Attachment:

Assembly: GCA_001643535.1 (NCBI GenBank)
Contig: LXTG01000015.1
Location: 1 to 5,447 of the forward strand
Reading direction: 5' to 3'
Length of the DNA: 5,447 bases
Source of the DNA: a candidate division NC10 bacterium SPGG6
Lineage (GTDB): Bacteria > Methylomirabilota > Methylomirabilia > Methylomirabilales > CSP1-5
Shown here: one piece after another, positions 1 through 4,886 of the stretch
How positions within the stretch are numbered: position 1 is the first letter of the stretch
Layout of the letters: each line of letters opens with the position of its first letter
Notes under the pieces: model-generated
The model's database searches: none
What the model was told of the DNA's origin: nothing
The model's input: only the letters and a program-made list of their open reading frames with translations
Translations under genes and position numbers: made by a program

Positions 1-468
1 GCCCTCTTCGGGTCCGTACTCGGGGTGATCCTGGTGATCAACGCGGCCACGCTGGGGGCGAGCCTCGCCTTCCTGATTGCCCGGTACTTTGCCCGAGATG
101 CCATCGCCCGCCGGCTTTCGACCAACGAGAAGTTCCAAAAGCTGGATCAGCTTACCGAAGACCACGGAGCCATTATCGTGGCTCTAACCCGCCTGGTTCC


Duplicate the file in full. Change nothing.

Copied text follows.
Assembly: GCA_001643535.1 (NCBI GenBank)
Contig: LXTG01000015.1
Location: 1 to 5,447 of the forward strand
Reading direction: 5' to 3'
Length of the DNA: 5,447 bases
Source of the DNA: a candidate division NC10 bacterium SPGG6
Lineage (GTDB): Bacteria > Methylomirabilota > Methylomirabilia > Methylomirabilales > CSP1-5
Shown here: one piece after another, positions 1 through 4,886 of the stretch
How positions within the stretch are numbered: position 1 is the first letter of the stretch
Layout of the letters: each line of letters opens with the position of its first letter
Notes under the pieces: model-generated
The model's database searches: none
What the model was told of the DNA's origin: nothing
The model's input: only the letters and a program-made list of their open reading frames with translations
Translations under genes and position numbers: made by a program

Positions 1-468
1 GCCCTCTTCGGGTCCGTACTCGGGGTGATCCTGGTGATCAACGCGGCCACGCTGGGGGCGAGCCTCGCCTTCCTGATTGCCCGGTACTTTGCCCGAGATG
101 CCATCGCCCGCCGGCTTTCGACCAACGAGAAGTTCCAAAAGCTGGATCAGCTTACCGAAGACCACGGAGCCATTATCGTGGCTCTAACCCGCCTGGTTCC